Microsoft has announced that it has launched an open-source tool to attempt to prevent AI systems from being hacked. The Counterfit project, which was released on GitHub, enables business developers to evaluate the severity of a cyberattack by simulating a threat against an AI system.
Counterfit is a command-line interface tool for conducting automated attacks at scale on AI systems. Microsoft built it as part of its own "red team" attack testing efforts. Organizations can use this tool to attempt to "evade and steal AI models," Microsoft indicated. It has a logging capability that provides "telemetry" information, which can be used to understand AI model failures.
“This tool was born out of our own need to assess Microsoft’s AI systems for vulnerabilities to proactively secure AI services, in accordance with Microsoft’s responsible AI principles and Responsible AI Strategy in Engineering (RAISE) initiative,” the company said in a blog post.
Cybersecurity is a major priority for companies around the world. Microsoft surveyed 28 organizations, including Fortune 500 companies, governments, non-profits, and small and medium-sized businesses to see what processes are already in place for securing AI systems. The survey showed that 25 out of 28 organizations said that they don't have the right tools in place to secure AI systems.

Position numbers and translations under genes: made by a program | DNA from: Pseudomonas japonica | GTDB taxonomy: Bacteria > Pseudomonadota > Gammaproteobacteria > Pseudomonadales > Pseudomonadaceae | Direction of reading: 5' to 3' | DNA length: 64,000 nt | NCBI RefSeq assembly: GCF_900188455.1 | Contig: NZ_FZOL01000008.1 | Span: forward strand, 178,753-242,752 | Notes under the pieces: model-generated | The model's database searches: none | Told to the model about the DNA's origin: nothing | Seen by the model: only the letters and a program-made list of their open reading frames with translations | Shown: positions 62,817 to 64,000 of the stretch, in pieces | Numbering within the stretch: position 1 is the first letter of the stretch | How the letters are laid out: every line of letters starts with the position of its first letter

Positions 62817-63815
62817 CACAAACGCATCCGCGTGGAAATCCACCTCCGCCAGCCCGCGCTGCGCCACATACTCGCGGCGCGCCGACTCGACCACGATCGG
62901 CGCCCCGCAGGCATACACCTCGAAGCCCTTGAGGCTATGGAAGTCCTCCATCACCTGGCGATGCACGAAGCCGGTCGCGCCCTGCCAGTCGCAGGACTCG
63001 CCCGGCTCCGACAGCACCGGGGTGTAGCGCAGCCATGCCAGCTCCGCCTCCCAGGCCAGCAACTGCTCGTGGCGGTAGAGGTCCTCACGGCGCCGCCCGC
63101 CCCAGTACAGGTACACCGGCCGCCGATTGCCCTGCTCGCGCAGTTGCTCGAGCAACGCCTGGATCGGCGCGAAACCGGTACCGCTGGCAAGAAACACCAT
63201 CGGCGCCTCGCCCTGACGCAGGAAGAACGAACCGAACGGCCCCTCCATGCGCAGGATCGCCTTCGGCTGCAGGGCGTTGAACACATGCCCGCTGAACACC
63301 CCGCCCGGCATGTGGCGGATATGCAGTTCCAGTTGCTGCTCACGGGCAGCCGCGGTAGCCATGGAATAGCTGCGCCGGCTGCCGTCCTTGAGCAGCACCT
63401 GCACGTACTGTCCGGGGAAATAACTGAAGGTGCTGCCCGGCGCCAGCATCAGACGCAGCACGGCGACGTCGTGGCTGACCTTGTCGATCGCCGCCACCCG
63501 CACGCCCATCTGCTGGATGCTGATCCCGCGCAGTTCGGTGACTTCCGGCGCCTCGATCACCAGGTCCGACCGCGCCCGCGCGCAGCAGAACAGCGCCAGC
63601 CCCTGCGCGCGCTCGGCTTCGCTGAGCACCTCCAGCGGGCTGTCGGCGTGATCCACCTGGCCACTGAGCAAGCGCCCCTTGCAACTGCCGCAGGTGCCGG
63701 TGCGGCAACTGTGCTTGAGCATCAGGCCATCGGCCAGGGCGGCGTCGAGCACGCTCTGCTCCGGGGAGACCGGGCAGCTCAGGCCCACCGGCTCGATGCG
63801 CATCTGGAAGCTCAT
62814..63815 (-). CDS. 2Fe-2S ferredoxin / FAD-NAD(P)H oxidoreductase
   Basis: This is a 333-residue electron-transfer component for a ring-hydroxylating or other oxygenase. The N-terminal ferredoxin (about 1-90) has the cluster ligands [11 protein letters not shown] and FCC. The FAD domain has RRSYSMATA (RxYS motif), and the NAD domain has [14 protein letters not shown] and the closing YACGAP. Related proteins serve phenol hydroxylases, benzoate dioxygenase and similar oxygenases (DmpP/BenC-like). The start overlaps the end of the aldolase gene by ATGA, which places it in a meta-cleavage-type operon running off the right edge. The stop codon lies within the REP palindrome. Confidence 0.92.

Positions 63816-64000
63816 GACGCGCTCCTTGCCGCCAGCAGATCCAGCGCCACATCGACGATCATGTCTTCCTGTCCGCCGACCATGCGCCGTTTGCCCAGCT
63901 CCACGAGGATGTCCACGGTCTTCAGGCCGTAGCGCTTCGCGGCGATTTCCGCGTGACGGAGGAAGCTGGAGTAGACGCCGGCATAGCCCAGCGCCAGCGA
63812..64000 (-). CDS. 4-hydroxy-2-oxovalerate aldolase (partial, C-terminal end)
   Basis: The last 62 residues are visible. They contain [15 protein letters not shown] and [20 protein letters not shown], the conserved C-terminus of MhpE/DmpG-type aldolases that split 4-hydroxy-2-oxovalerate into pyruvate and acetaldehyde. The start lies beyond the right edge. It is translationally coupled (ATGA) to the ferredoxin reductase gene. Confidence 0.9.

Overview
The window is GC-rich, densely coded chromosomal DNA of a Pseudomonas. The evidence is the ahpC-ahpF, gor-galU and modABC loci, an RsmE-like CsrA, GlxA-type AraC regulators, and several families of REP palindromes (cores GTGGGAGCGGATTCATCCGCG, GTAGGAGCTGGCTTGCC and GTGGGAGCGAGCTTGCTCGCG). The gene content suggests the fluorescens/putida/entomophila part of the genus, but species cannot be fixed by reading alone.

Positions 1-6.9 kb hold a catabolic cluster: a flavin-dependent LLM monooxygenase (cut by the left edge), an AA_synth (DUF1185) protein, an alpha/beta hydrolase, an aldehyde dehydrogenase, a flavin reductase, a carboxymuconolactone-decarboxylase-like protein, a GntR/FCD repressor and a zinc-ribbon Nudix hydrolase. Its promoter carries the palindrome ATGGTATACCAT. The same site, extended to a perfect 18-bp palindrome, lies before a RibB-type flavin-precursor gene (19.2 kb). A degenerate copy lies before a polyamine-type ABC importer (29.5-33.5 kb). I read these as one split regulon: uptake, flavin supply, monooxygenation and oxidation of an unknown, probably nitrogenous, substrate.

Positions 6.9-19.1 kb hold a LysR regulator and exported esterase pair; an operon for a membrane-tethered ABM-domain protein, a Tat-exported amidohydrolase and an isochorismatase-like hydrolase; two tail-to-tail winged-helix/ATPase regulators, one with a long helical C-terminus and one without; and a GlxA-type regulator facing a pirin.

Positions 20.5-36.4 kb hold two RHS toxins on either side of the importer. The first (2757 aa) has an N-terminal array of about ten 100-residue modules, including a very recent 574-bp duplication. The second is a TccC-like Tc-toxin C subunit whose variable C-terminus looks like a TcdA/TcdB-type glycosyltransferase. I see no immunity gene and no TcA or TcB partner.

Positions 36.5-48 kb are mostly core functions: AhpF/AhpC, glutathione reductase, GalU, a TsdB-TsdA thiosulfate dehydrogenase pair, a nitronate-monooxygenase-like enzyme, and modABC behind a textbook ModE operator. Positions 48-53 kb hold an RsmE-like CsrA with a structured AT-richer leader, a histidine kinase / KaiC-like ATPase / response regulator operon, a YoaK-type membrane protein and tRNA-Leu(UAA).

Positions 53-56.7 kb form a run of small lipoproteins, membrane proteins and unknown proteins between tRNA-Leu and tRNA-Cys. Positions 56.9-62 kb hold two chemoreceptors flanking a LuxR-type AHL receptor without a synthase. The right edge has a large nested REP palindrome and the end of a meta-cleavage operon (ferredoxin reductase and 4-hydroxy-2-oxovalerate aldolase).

The tool can be deployed via Azure Shell from a browser or installed locally in an Anaconda Python environment. Microsoft says that the tool comes with attack algorithms preloaded, with developers and security experts being able to use the cmd2 scripting engine built into the tool to carry out the tests.
There are several benefits to using artificial intelligence to help stop cyber threats. Firstly, AI can process much larger volumes of data than a human can, meaning that they can pick up any threats earlier and faster. Another advantage is it reduces the likelihood of any errors in a company's cybersecurity software, allowing for security that is more trustworthy.
The announcement pointed to a slew of resources that organizations can use to understand machine learning failures. There's also a "Threat Modeling" guide for developers of AI and machine learning systems.